David Ann, professor of molecular pharmacology and toxicology at the USC School of Pharmacy, has received a National Institutes of Health grant of nearly $1.9 million over five years to investigate a major cause of cancer cell proliferation.
“We have identified a protein that may contribute to the development of epithelial cancers,” Ann said. “By figuring out how this protein enhances cancer proliferation, we can potentially develop drug therapies to turn it off.”
The protein in question – known as HMGA2 – is responsible for causing cells to split and divide rapidly.
During the embryonic stage of human development, HMGA2 levels are high to allow the fertilized egg to divide into approximately 30 trillion cells. This cell division is required to transform the fertilized egg into a viable embryo.
“In adult life, an individual’s level of HMGA2 is low because the person doesn’t require rapid cell division for normal biological functioning,” Ann said.
“But we found high levels of HMGA2 in the presence of specific types of cancerous cells. This shows a correlation between an increase in HMGA2 and the development of certain epithelial cancers.”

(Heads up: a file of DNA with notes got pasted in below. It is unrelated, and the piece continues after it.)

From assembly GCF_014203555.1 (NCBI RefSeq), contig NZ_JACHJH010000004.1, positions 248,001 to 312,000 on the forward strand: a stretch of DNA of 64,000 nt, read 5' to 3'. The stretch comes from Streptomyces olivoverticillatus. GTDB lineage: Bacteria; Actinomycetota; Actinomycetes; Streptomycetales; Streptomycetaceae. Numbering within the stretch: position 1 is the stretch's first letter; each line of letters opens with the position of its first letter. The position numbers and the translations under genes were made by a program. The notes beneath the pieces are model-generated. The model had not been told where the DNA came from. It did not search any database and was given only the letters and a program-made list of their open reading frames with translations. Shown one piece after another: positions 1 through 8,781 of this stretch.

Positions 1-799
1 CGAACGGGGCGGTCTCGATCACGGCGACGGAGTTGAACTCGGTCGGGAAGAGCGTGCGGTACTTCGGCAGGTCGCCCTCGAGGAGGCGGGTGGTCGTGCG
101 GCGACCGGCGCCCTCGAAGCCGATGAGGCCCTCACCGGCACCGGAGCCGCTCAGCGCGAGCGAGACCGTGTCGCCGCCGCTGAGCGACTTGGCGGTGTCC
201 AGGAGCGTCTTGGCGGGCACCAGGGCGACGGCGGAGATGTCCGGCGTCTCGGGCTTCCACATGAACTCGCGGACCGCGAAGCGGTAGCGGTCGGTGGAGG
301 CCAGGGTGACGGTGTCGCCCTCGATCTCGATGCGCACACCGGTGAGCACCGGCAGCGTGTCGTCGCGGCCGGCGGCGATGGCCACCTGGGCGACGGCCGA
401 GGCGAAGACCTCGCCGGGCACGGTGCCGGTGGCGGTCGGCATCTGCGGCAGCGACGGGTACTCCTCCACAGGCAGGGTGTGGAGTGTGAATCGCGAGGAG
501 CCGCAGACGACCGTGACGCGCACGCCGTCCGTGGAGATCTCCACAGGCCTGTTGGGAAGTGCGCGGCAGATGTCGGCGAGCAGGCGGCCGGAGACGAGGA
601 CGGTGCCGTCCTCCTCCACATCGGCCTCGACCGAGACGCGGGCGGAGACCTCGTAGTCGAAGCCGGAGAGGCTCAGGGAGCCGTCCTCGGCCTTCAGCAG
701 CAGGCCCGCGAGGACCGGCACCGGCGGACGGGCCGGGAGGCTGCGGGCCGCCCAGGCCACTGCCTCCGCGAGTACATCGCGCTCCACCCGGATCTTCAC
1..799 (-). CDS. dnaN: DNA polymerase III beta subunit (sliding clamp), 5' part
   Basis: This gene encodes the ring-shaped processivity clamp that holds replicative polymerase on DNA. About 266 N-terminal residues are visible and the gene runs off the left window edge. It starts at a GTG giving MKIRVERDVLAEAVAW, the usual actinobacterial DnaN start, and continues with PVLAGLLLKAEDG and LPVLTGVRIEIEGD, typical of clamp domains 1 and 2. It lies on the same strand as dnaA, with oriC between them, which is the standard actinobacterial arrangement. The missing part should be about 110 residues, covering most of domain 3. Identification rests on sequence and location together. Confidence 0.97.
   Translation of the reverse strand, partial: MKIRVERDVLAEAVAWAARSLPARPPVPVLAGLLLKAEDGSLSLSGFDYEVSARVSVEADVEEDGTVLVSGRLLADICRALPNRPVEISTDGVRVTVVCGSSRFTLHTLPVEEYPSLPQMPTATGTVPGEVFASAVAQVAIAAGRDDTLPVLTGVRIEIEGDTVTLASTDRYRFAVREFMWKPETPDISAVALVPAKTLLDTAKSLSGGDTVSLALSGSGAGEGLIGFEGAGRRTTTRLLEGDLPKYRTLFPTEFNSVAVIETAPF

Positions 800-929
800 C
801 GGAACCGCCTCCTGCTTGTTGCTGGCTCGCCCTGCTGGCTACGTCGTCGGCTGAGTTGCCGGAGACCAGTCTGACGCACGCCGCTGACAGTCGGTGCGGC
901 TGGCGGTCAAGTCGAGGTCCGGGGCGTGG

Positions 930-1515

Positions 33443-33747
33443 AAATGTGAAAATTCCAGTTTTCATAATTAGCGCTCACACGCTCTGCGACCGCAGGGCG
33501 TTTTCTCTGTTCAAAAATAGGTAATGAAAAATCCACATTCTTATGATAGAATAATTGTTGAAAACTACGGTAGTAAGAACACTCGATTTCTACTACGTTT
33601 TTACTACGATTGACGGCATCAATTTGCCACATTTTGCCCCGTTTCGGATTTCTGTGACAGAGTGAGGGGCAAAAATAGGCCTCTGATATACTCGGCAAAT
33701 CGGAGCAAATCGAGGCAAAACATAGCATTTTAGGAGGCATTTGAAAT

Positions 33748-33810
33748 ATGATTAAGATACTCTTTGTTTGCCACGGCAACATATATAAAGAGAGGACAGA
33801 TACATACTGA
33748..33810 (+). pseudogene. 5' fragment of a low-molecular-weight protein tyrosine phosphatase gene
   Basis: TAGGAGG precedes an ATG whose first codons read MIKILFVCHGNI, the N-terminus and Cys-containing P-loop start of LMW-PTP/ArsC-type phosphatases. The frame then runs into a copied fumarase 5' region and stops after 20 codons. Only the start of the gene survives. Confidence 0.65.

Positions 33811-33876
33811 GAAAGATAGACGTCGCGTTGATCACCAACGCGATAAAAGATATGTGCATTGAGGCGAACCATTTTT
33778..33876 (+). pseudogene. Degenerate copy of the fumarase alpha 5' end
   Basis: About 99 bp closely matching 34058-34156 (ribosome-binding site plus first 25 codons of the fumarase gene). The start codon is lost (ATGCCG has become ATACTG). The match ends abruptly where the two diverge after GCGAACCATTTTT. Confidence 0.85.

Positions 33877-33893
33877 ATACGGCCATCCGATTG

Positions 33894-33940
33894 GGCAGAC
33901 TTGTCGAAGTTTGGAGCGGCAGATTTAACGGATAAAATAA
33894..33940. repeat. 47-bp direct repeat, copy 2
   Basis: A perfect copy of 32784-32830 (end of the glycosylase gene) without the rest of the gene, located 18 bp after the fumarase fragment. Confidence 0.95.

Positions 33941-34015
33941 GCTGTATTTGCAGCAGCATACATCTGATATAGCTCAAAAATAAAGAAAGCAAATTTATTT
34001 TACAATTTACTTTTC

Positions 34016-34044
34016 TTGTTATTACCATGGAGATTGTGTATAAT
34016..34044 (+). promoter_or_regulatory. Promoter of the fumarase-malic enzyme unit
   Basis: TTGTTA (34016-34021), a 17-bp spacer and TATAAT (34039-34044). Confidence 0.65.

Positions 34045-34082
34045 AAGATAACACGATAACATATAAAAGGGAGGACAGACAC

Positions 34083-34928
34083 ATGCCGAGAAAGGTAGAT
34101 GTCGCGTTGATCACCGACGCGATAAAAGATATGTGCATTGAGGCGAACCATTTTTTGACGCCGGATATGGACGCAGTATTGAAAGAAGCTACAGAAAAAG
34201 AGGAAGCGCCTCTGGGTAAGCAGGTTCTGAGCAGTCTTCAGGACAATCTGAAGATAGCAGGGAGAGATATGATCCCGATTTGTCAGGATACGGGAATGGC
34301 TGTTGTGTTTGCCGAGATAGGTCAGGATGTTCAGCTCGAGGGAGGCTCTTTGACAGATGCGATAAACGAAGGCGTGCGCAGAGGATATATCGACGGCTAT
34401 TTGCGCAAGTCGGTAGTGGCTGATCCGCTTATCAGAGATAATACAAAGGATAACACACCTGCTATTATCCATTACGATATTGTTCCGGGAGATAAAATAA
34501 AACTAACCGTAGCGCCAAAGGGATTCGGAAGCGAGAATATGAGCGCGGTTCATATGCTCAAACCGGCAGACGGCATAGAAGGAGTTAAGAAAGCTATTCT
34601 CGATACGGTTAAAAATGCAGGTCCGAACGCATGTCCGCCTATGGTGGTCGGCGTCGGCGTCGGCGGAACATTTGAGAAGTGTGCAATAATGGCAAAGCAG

Roughly 80 percent of human cancer develops in the breast, prostate, colon and skin, which contain a large amount of epithelial cells, according to Ann.
“HMGA2 is used as a marker for epithelial cancers and can help determine if tumors are malignant,” he said.
Along with associate professors of medicine Zea Borok and Kwang-Jin Kim, Ann will utilize mice as models to understand the relationship between HMGA2 and the development of human cancer.
The first step is to create an engineered gene that will cause an overproduction of HMGA2 and inject it into several mice embryos.
Embryos are implanted in the uterus of a surrogate mother to derive mice born to produce higher levels of the protein, particularly during adulthood.
“We hypothesize that the mice who overproduce HMGA2 during adulthood will exhibit a higher number of epithelial cancers compared to control mice,” Ann said.
“Our goal is to use this discovery to create effective preventive treatments against human cancers.”
Contact Alexis Bergen at (323) 442-1681 or firstname.lastname@example.org.